The iPhone X has a hefty price tag, but the price itself doesn’t demonstrate how much increasing prices impact the average working American. A better metric might be to compare the number of work-hours needed to purchase an iPhone now versus 2008 (the first year iPhone subsidies were offered). iPhone trade-in/buyback comparison site Flipsy.com, the blue book of iPhones, did just that, and discovered:
- In 2008, Americans earning average wages would have worked 9.2 hours to buy a subsidized iPhone versus the 38 hours they’d need to work in 2017 to buy an iPhone X – a 313% increase
- At the non-subsidized 2008 price, average-wage Americans would have worked 23.2 hours versus 38 in 2017 – a 64% increase
- Minimum wage workers in 2008 would have worked 30.4 hours to buy a subsidized iPhone; in 2017, they must work 137.8 for an iPhone X – a 353% increase
Work-hours required to purchase other technologies – namely, televisions and tablets – have not followed suit; despite advanced technology, fewer work-hours are required in 2017 to purchase those devices than were required in 2008.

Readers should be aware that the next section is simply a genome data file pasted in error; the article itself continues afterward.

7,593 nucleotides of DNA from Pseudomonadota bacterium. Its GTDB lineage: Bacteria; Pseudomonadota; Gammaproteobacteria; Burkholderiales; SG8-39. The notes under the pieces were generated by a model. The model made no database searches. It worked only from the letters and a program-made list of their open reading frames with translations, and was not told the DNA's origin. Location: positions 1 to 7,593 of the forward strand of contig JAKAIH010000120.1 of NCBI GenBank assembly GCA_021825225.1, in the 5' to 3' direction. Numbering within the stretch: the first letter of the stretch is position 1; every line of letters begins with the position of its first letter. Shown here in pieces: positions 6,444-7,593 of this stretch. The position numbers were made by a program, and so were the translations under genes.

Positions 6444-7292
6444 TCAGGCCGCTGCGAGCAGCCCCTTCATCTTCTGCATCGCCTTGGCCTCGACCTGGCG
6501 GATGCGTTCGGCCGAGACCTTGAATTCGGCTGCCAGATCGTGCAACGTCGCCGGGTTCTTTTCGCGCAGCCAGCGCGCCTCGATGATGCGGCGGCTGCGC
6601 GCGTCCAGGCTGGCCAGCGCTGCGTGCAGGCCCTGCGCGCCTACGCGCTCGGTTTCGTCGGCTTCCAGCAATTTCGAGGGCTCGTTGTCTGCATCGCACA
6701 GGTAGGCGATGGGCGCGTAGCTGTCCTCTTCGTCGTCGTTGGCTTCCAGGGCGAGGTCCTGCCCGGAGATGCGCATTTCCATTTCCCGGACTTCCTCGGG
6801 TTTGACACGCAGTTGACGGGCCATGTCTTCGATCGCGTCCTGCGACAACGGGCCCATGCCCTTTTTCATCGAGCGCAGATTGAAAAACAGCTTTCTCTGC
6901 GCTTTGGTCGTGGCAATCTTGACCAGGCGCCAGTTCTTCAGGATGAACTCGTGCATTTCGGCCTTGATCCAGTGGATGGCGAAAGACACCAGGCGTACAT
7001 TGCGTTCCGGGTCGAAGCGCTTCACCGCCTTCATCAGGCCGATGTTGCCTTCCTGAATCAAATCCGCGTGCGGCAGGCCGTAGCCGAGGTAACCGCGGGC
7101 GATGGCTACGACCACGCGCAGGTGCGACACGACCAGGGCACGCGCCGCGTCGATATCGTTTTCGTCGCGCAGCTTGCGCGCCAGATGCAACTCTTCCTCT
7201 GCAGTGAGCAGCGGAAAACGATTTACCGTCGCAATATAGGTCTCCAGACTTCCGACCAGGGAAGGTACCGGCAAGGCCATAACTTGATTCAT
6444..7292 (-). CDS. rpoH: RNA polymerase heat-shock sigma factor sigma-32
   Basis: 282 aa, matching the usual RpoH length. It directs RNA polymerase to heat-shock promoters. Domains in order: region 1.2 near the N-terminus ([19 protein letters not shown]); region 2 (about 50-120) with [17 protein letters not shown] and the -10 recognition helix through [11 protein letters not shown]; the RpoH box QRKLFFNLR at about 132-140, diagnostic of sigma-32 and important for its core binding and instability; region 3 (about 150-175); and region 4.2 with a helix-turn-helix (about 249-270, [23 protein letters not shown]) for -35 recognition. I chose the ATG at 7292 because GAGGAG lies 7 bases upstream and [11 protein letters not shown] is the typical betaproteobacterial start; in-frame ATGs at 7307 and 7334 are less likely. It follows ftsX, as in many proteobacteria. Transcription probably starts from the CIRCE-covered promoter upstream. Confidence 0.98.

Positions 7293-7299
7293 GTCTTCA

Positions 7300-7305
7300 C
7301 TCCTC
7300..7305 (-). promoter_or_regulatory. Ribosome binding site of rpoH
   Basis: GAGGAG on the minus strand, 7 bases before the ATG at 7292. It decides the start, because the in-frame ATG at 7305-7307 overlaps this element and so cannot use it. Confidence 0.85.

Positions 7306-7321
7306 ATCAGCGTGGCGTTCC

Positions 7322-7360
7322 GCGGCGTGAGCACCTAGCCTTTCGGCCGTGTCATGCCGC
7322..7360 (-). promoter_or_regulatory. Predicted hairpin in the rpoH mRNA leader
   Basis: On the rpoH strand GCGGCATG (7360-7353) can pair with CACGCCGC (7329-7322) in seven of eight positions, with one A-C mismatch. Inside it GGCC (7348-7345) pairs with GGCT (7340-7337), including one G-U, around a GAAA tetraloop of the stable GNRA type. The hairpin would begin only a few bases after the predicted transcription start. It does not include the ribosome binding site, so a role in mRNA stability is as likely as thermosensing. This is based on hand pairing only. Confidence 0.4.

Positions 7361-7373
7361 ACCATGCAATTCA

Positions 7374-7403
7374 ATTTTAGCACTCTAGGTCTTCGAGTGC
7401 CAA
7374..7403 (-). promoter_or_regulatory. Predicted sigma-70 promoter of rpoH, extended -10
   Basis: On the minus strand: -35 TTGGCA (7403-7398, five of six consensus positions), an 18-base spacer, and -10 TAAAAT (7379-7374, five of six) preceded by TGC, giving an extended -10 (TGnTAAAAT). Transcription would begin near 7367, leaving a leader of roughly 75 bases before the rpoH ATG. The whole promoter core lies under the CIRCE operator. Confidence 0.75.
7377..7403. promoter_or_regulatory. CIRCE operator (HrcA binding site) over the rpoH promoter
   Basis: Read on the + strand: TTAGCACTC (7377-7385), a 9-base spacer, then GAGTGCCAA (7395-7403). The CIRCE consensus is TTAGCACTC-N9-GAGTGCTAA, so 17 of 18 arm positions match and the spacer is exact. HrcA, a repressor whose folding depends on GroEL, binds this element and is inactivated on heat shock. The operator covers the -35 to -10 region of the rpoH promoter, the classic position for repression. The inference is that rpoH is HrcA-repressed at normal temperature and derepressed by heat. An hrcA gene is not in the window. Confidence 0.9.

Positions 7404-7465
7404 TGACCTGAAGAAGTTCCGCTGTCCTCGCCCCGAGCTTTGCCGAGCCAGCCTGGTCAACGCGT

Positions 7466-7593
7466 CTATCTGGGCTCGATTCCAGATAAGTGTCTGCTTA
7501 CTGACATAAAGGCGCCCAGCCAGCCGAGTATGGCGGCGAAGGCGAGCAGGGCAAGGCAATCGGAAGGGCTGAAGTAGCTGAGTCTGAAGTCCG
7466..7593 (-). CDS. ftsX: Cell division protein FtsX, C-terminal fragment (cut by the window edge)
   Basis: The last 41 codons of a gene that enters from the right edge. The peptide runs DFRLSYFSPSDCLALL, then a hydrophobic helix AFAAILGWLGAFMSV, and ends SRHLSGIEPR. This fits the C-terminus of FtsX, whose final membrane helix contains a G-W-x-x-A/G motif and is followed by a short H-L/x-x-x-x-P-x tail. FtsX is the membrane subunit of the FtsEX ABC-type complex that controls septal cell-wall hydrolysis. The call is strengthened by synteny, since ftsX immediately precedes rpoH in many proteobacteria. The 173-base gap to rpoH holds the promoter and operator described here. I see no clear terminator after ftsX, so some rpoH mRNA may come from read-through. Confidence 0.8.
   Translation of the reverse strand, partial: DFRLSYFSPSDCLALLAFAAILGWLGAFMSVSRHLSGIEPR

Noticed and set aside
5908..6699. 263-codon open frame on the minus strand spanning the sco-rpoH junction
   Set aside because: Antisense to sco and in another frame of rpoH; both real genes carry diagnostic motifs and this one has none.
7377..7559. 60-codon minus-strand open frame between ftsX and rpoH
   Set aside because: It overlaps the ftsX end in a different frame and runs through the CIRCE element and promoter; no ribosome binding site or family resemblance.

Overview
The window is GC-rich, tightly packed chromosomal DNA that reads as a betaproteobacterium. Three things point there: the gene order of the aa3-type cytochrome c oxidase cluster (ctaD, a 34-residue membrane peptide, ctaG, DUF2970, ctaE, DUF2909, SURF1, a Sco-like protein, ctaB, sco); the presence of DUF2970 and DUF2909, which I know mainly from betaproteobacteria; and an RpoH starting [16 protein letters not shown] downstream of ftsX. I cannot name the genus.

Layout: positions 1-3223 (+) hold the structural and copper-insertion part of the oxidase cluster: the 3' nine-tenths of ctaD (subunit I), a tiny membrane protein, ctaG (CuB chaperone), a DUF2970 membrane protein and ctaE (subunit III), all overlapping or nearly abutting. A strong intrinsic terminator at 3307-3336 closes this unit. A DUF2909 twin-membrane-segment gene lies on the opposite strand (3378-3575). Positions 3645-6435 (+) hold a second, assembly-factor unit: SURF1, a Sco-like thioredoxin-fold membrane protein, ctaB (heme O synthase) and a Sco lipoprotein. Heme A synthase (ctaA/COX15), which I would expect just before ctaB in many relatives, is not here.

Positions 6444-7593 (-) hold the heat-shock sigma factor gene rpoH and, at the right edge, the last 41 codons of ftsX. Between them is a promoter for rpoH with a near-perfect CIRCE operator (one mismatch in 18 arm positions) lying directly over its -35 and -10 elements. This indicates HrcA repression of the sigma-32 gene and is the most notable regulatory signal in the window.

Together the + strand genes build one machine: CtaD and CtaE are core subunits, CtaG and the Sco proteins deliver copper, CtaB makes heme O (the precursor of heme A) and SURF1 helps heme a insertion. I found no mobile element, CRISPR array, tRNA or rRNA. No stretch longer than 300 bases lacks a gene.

It begs the question: if technology continues to get cheaper even as it improves, why does the average American need to invest more time to purchase an iPhone?
If trends continue this way, in ten years the average American might need to work an entire month to buy an iPhone. That might seem far-fetched until you consider that minimum wage workers are nearly doing it already.
You can read the full analysis, complete with data and sources, at Flipsy.com.